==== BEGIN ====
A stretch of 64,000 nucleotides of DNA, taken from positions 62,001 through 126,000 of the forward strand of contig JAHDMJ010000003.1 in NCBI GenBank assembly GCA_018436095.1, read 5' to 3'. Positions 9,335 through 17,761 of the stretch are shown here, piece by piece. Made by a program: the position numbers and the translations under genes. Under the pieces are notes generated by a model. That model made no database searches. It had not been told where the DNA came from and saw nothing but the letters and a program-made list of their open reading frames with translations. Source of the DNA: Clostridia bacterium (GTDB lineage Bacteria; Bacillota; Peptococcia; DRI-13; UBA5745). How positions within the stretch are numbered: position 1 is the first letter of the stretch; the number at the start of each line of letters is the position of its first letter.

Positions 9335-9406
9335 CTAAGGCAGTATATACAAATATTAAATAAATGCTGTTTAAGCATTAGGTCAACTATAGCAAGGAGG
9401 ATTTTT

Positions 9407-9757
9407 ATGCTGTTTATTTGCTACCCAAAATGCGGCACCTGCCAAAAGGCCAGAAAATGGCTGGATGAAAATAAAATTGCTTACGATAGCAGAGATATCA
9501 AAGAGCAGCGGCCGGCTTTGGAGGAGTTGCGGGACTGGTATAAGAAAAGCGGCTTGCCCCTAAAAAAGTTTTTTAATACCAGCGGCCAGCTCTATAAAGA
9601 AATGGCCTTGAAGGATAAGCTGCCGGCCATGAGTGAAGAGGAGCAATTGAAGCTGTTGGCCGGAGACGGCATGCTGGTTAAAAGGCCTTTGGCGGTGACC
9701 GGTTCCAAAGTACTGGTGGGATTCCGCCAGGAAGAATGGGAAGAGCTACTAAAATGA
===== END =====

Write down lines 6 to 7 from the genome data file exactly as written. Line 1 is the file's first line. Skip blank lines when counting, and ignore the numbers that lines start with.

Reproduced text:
9407 ATGCTGTTTATTTGCTACCCAAAATGCGGCACCTGCCAAAAGGCCAGAAAATGGCTGGATGAAAATAAAATTGCTTACGATAGCAGAGATATCA
9501 AAGAGCAGCGGCCGGCTTTGGAGGAGTTGCGGGACTGGTATAAGAAAAGCGGCTTGCCCCTAAAAAAGTTTTTTAATACCAGCGGCCAGCTCTATAAAGA